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How videoconferencing impacts new moms ‑ Dal Health researchers awarded grant to explore ‘the virtual village’
The often-quoted African proverb "It takes a village to raise a child" refers to a community of people interacting positively with children to help them grow in a safe and healthy environment. This of course refers to ‘in-person’ interaction — but can a virtual village be equally beneficial to new parents and their children?
Dal Health researchers are investigating that question with the help of a $150,440 Social Sciences and Humanities Research Council of Canada Insight Grant. Dr. Megan Aston (Nursing) is the principal investigator and Dr. Sheri Lynn Price (Nursing) and Dr. Anna MacLeod (Medicine) are the co-principal investigators on The virtual village: How do videoconferencing technologies influence experiences of postpartum education during a pandemic?
Together, they lead a large and diverse team for the project, which builds on Dr. Aston’s 30 years of research in public health looking at how we support new mothers. Dr. Price’s research has focused on nursing work environments, health services and women’s and community health. Dr. Anna MacLeod’s research focuses on the use of technology in medical education and online learning.
“We were doing research with new mothers, looking at what their postpartum experience was like and then COVID hit. We started to think about those questions in terms of the implications of online experiences,” said Dr. Aston. “Specifically, we’re looking at videoconferencing technology in terms of what it means to new parents. How do they experience online postpartum spaces, are they effective and what are the long-term implications of this technology?”
“This is innovation,” said Dr. Price. “We know that online experiences opened a space for new moms during the pandemic to be able to connect with family and friends. We want to examine videoconferencing technology to find out if it truly can make people feel less isolated. We want to understand the complexities involved.”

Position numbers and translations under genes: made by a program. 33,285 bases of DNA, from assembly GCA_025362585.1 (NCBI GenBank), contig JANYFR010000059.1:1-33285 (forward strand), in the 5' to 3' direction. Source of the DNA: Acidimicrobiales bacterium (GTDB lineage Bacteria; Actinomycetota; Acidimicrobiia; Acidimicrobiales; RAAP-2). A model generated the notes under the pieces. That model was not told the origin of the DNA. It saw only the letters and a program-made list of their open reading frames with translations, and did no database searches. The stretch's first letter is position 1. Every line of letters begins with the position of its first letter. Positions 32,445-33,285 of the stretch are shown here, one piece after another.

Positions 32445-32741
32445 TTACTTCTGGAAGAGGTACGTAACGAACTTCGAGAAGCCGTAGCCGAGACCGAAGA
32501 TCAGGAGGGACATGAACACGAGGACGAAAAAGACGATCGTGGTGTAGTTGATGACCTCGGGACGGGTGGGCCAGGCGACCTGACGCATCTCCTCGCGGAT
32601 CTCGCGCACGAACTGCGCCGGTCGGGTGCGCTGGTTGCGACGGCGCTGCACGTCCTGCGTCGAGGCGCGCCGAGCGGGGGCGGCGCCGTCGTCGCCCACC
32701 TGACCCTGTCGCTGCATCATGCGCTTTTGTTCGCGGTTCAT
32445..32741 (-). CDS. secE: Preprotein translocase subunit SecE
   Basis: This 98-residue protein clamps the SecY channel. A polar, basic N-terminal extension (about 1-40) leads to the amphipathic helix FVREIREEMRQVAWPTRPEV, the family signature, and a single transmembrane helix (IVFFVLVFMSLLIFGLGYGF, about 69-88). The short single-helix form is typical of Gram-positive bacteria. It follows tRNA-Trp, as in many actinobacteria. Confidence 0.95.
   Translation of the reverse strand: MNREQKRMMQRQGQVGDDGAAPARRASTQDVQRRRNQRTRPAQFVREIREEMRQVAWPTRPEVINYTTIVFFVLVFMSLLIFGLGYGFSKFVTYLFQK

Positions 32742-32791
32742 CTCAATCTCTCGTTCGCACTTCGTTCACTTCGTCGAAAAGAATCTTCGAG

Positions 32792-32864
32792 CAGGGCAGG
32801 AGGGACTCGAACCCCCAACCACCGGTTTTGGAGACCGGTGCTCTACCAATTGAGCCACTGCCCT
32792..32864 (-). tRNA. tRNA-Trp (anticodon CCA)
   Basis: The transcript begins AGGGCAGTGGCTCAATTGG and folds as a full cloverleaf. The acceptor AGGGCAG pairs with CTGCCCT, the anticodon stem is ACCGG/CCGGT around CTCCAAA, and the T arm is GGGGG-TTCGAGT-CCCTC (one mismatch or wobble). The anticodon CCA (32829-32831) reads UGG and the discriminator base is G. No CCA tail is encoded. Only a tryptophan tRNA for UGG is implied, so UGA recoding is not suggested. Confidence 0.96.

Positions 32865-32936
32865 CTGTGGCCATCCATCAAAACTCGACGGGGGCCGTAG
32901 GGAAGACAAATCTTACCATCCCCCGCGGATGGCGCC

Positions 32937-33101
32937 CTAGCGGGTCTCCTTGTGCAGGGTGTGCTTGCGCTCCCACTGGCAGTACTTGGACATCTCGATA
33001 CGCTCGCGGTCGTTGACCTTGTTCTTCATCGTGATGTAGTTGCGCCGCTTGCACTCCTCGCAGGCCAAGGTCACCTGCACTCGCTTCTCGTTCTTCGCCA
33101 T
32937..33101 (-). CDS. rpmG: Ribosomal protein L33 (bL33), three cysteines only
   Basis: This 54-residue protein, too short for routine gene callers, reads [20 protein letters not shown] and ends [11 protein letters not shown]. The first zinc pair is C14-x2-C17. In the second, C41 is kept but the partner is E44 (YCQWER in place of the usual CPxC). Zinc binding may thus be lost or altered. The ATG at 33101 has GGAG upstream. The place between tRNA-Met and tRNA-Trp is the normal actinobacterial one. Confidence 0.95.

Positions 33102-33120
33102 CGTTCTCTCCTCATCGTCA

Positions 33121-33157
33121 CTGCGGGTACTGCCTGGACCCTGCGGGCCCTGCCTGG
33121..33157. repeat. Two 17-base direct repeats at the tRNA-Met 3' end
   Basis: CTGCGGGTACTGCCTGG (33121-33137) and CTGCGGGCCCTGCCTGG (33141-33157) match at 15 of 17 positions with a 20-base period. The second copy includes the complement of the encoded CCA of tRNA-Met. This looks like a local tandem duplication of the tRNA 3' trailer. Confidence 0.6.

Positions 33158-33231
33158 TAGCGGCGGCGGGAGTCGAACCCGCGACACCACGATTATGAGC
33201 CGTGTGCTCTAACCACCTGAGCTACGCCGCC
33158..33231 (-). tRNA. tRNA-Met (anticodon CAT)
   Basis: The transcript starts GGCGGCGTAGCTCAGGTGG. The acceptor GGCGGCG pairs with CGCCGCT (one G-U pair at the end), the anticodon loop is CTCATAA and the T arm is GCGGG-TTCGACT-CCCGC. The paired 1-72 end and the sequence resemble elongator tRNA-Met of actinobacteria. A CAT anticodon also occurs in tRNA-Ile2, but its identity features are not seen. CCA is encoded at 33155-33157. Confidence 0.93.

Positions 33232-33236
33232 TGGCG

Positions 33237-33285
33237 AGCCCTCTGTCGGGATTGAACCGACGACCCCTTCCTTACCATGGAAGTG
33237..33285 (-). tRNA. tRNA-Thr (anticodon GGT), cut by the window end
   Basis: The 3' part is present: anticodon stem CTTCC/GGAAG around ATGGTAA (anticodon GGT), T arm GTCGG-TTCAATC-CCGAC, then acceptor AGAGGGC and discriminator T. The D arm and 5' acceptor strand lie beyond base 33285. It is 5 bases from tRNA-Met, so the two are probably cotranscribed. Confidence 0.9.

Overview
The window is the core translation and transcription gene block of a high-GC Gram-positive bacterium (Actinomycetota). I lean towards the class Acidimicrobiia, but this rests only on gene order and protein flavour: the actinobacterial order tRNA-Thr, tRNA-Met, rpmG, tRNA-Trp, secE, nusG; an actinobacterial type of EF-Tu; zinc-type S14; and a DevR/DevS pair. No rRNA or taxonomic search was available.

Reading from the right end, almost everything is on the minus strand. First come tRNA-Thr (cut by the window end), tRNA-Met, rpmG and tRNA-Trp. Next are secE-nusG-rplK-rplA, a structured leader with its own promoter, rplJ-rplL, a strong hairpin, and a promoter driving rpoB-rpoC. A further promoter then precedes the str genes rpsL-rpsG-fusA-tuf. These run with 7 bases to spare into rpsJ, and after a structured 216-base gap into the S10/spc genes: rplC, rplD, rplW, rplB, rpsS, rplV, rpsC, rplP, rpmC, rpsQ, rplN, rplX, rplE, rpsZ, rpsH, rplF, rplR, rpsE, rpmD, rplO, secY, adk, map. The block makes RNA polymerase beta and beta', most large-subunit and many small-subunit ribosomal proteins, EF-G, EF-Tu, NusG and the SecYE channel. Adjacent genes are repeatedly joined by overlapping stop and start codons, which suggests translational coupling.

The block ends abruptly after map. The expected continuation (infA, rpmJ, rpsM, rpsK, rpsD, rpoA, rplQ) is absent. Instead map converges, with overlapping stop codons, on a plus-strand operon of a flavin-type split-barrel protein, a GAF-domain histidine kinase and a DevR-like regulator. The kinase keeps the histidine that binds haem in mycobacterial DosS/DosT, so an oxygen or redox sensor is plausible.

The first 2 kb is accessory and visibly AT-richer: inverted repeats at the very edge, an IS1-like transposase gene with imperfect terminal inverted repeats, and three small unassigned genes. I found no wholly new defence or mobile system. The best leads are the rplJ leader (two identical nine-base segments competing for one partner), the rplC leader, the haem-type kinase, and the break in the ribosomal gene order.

So far findings suggest there are positives to the virtual village. “The technology opened the opportunity for grandparents and family members who live apart to see the new babies, and for new moms to connect with each other which was especially important during COVID. But do women feel vulnerable or secure online? Is it comforting to be in each other’s digital space? These are just some of the questions we are examining through this research.”
Most new parents typically find support and information through in-person interactions with family, friends, health care professionals, community workers and drop-in centres, while others choose online sources such as chat spaces, blogs and information websites. Online resources are relatively new and the team’s research to date has found that that while online platforms can help with some aspects of postpartum support and information, the majority prefer in- person communication. Since March 2020 when the COVID-19 pandemic, online connections became the only connection to the outside world for many parents and the only way to participate in learning how to care for themselves and their babies.
The researchers are now taking a critical look at how parents experience these online postpartum spaces, building on their research to date. Drs. Price and Aston are part of a research team that also created and launched the MUMs website, dedicated to Mapping and Understanding Mothers’ Social Networks (Funded by the Canadian Institute of Health Research).
Findings from the two-year virtual village study will be shared with community groups, parents, public health, educators, health care professionals, and the mumsns.ca website. Results from the study will also be used to create strategies and resources designed to enhance connections and learning through virtual connections that can benefit all parents, and not only during times of pandemic-related isolation.
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- How videoconferencing impacts new moms ‑ Dal Health researchers awarded grant to explore ‘the virtual village’